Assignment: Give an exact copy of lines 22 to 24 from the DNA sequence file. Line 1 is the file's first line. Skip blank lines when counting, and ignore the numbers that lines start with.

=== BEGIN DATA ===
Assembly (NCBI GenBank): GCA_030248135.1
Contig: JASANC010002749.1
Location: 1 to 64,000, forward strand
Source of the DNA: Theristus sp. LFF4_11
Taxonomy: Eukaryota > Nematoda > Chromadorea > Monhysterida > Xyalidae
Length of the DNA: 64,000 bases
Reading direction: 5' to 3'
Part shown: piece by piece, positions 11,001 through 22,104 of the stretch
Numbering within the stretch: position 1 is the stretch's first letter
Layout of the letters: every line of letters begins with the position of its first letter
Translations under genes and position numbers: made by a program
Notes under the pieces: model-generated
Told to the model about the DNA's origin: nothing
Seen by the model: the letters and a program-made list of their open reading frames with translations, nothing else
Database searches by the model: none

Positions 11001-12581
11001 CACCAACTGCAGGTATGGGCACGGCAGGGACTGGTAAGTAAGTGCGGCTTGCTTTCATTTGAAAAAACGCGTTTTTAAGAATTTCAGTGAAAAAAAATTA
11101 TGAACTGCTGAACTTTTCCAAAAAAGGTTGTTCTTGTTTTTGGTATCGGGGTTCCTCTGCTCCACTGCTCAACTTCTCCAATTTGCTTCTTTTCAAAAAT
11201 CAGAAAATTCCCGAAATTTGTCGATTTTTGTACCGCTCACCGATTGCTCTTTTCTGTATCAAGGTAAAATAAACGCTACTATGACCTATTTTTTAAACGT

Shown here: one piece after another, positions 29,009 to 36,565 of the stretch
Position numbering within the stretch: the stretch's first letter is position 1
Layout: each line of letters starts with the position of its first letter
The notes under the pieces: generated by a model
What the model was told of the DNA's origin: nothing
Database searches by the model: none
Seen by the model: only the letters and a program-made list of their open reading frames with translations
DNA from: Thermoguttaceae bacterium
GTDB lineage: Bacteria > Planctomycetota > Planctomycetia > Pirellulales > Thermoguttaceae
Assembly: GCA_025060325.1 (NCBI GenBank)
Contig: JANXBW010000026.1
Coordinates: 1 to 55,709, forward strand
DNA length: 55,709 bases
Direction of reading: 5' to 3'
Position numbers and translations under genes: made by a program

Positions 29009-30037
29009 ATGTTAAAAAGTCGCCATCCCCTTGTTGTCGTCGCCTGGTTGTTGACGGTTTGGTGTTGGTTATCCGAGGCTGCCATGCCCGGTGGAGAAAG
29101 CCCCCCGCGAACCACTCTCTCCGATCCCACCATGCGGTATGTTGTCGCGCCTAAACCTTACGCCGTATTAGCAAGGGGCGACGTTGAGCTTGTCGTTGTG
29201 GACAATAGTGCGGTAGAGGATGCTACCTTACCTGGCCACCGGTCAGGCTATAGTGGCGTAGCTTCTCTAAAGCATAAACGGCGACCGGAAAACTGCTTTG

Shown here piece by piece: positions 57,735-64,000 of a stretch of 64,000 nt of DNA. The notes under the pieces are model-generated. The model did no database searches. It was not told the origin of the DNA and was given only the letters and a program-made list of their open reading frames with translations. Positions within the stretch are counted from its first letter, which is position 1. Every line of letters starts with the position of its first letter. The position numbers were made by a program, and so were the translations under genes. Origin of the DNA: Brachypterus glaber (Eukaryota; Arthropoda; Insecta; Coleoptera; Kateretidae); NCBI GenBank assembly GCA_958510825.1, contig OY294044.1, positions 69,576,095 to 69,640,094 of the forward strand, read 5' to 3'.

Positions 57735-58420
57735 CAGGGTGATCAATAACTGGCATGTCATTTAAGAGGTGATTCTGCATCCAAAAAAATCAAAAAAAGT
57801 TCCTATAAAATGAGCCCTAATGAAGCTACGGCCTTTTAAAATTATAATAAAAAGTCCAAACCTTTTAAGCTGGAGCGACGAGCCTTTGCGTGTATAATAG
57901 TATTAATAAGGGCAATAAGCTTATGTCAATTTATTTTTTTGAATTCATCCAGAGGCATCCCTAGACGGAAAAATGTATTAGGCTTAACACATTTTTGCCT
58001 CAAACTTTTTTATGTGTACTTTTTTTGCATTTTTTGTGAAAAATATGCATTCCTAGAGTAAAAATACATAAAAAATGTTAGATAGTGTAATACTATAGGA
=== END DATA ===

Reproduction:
Layout: each line of letters starts with the position of its first letter
The notes under the pieces: generated by a model
What the model was told of the DNA's origin: nothing